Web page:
There are a few facts Rabbi Wein may wish to note, but he does bring up many valid points. The Enlightenment did not rid the world of evil or evil men any more then religion ever did. While it is true that the 20th century produced more dead then any single past events except perhaps the spread of Islam, this was due to technology, not that man being more evil or less evil. Machine guns and bombs in the hands of the Crusaders would have left just as many millions dead.
Proper use of reason as a tool (not an end in itself) must call into question some parts of the Torah, Bible, and all holy books. G-d gave us the ability to think, why not do it? The Torah, Koran, and Bible all support slavery and polygamy, but we have decided by the use of reason to end such evil practices at least in the West.
So we must be on guard against irrational fundamentalist religion on the one hand while not living under the delusion that progress in itself is the cure for every problem. We still need reason combined with tradition and lessons from the past. As a Jew Rabbi Wein should well know the results of violent fundamentalist religion. Lewis L.
An ugly reality only the most enlightened refuse to concede
By Rabbi Berel Wein
This past century, the bloodiest in all of human history, should have lain to rest two of the most cherished theories about mankind postulated by the Enlightenment and Secular Humanism.
One was the idea that all moral questions, all issues of right and wrong, good and evil, were subject to being correctly decided on the basis of man's reason alone, without the necessity (better put, without the interference) of divine revelation or organized religion. Man, and man alone, would be the final and autonomous arbiter of morality.
This idea brought with it, as a necessary corollary, the firm belief that man left to his own reasoning devices would invariably choose to do what is right, what promotes life and fairness and the common good.
This second idea of man's innate choice of goodness was aided and abetted by an arrogant belief that an educated person was more likely to do good than an illiterate one - that a Ph.D. graduate would be less likely to kill, harm, maim and destroy than a poor, hardscrabble, backwards farmer.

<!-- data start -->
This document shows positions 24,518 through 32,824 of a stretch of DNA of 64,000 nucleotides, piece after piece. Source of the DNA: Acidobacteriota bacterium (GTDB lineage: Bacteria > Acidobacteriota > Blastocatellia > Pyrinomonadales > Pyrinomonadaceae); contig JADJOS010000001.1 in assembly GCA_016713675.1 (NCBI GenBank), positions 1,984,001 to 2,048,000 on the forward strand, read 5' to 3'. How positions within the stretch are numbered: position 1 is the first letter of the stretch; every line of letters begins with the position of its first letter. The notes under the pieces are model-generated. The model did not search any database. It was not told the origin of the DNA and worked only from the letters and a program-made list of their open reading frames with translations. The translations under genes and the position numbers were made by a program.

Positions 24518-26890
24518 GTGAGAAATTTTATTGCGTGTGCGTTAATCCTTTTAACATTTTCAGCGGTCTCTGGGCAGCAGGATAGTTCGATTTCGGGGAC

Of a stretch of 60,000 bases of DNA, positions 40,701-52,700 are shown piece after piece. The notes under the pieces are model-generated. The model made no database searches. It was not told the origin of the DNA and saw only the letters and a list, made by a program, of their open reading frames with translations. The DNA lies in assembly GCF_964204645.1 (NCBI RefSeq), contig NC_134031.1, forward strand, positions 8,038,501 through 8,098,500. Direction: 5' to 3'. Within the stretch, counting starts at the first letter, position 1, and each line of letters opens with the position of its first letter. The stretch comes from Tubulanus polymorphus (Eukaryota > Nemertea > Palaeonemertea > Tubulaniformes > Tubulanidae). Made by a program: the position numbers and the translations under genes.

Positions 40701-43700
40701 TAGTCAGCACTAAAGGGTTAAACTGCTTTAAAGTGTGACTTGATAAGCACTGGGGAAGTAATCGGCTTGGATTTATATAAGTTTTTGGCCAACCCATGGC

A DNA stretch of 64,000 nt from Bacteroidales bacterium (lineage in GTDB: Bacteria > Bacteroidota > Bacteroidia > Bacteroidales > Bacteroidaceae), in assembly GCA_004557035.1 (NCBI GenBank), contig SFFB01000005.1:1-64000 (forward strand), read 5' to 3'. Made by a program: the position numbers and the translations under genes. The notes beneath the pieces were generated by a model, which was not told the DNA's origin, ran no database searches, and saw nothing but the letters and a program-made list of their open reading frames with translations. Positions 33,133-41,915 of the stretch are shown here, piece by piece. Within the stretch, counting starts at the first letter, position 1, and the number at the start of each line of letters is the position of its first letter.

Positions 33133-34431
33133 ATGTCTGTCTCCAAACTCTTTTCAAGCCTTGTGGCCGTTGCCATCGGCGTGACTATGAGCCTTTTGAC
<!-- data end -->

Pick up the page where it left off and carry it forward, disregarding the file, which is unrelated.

But none of these theories have proven true. Hitler, Stalin, Mao, Pol Pot,
Milosevic and the entire slew of other murderers of the 20th century have all
given the lie to these fantasies about human morality and rectitude.
Our society hungers for a return to self, to a system of eternal values, to a disciplined life-style and to the true liberty of faith, which will free us from the ills of mindless conformity.
Balak and Bilaam, the two main characters in one of the Torah reading of this
week are powerful, respected, intelligent people. Bilaam even possesses the gift
of divine intuition and prophecy.
They exhibit all of the immoral traits of the dark side of human behavior - greed, corruption, jealousy, foul speech and causeless hatred. But their worst trait is arrogance - they know better, they are better, they deserve better. And the People of Israel, and through it, the G0d of Israel and His divine Torah, apparently stands in their way. So, denying God and destroying the People of Israel will somehow improve the world.
We have seen the genocidal plan of Balak and Bilaam take on the flesh of reality in this past century as well. We now know how dangerous such people are. But many, and especially, inexplicably many Jews, are loath to relinquish the good old theories of the Enlightenment. And that is a truly sad and dangerous error. Jewry needs a healthy dose of realism and should forsake many of the utopian, naive and dangerous beliefs and theories that have characterized our journey in the modern world over the past two centuries.
We should never forget that Balak and Bilaam are unfortunately real. But so is our faith and tradition.
JWR contributor Rabbi Berel Wein is one of Jewry's foremost historians and founder of the Destiny Foundation. He has authored over 650 tapes, books and videos which you can purchase at RabbiWein.com.
Jewish World Review July 11, 2003
© 2002, Rabbi Berel Wein
Religion and History
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